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The LEAP Student Blog

We're All Doing Our Part

Roman Schroyer
Sehome High School, Class of 2021

The last few weeks on planet Earth have been unusual, hectic, and a little frightening. We are experiencing something that nobody in our lifetime has ever experienced in the past, and that is a scary thought. Professional sporting events are being cancelled, schools are closing, we’re being told to stay home and avoid social interaction, and we don’t know what else is to come. COVID-19 is spreading rapidly across the globe and bringing most of our lives to a major halt. When this virus was first discovered, I had no idea it would be something that would impact my life so much - I thought that it would be another problem that I wouldn’t have to deal with. At this point in time, the Coronavirus has caused my school to close for six weeks, I’m not allowed to leave my house, and I don’t know what else is to come. I wasn’t expecting this random pathogen to pop up and press the pause button on my life - I wanted to keep going to school, keep wrestling, keep preparing for Ski-to-Sea, but unfortunately, along with millions of others, I’m stuck at home.

I first heard of the Coronavirus in early January. It was the heart of wrestling season and I was completely focused on the season at hand when the virus broke out in Wuhan.  I barely gave it a second thought. I didn’t think that it could eventually impact me until I heard about the case in Everett. Everybody I talked to had the same thought: “Of course the first case of Coronavirus in the United States had to be in our home state.” Now the situation seemed a bit more real. It was on my mind a bit more frequently, people were talking about it more often, it was becoming likely that it would impact us. I didn’t know how it would, until it finally did in early March with the cancellation of the annual Science-Olympiad competition in Seattle. Some schools had already started to be cancelled and it was a scary thing to be impacted firsthand. This was the first real consequence of COVID-19 in my school community, and the topic started exploding into our classroom environment.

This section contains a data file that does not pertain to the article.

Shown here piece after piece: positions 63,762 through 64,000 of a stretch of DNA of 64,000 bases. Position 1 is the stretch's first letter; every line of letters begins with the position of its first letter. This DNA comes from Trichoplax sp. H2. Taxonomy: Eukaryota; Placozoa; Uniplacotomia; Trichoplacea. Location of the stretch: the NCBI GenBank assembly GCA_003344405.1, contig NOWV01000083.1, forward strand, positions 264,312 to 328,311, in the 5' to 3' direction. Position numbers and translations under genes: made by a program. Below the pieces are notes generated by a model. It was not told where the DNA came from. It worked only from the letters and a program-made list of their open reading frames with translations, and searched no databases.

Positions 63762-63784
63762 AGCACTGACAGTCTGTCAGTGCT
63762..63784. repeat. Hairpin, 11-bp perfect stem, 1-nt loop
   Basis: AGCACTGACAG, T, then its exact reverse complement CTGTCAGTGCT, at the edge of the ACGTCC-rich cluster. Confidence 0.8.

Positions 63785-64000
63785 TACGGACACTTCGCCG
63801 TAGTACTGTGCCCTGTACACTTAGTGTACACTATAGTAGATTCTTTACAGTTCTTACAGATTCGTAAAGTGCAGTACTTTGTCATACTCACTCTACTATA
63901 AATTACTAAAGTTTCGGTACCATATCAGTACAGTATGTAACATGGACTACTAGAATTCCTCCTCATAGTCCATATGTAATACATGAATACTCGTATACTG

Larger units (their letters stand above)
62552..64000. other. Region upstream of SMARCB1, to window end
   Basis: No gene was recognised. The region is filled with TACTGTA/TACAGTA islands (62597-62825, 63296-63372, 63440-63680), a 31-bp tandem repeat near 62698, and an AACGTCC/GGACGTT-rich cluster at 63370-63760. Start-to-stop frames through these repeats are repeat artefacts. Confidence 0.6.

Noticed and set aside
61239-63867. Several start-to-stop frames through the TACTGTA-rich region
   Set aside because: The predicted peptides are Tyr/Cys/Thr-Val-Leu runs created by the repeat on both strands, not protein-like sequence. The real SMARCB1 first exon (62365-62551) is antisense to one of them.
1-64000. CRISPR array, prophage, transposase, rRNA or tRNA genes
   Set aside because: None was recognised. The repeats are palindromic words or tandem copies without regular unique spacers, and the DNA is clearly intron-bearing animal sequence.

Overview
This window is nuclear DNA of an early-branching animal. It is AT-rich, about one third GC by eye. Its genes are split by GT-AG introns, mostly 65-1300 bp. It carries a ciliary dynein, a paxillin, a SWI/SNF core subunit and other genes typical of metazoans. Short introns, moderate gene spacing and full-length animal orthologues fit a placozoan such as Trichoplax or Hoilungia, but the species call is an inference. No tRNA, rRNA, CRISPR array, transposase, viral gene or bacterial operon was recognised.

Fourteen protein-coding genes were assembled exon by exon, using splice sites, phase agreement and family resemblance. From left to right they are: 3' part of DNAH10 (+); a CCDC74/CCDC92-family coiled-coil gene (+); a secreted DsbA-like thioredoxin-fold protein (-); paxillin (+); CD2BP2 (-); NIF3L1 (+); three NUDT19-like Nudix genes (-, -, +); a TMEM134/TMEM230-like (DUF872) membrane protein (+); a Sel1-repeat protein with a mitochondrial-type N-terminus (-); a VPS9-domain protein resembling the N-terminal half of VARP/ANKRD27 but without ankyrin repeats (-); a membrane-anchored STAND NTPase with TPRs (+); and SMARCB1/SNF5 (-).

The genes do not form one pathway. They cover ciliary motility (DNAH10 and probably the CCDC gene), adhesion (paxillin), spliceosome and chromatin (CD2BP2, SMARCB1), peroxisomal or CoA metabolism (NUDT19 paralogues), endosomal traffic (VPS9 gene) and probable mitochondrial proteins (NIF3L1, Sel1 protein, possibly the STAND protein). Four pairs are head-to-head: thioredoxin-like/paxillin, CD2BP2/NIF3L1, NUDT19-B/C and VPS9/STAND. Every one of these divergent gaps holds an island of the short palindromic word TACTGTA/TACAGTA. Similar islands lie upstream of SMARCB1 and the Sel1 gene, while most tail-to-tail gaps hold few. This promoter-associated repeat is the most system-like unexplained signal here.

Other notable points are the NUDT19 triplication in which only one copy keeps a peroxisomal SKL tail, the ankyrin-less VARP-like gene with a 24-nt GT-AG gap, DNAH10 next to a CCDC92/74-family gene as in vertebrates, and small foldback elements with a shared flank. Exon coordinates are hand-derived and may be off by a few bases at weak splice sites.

In AP Lang, we had discussions about our opions - what we thought should be done, when we thought school should be cancelled, things like that. In Pre-Calc we each gave our predictions of when/if we thought school was going to get cancelled. One would think these discussions would raise anxiety levels and fear, but it did the opposite. These discussions calmed me and gave me a sense of control over the situation, despite having none. The future was up in the air for the first time in my life.  It was, and still is, a little bit frightening.
After the cancellation of Science-Olympiad, the impacts of COVID-19 started coming quicker and in more rapid succession. Next, our ASB election assembly was cancelled. I was running for a position and was extremely frustrated that I would not be able to deliver my speech to the student body in person, instead having to do it via video. This opened my eyes and the reality of the situation finally hit me in the face.  I realized that school was most likely going to get cancelled soon. I didn’t know what to feel.  I didn’t want to miss out on all the experiences that came along with junior year.  I wanted to continue my education, see my friends every day, have a junior prom...but at that point in time, I didn’t have very high hopes. Approximately one week later, it happened, and everybody saw it coming. I was in my seventh period math class coming back from lunch when the Governor made the announcement.  We all watched it live in class.  The announcement that schools would be closing for 6 weeks seemed surreal. Some people jumped from their seats with joy, the idea of missing school excited them.  Others sat with mixed emotions, not looking forward to 6 weeks at home.

Coronavirus is an unprecedented epidemic in modern society. Nobody alive today has experienced anything like this before. Whether it’s from school being cancelled or losing a job, this virus has no doubt impacted each one of us in one way or another. Just as today was unclear three weeks ago, the future is unclear to us. The course of this epidemic could take unknown turns, extending, or shortening the duration. Right now, what’s important is that we’re all doing our part to combat the spread of COVID-19. Staying at home, practicing physical distancing from others, staying clean. The best thing we can do to get through this is to do our part, stay safe, and focus on what we can control.


March 2020

3/31/2020 Dear Class of 2020
3/29/2020 We're All Doing Our Part
3/26/2020 Reach Out to Someone
3/22/2020 Control What You Can Control

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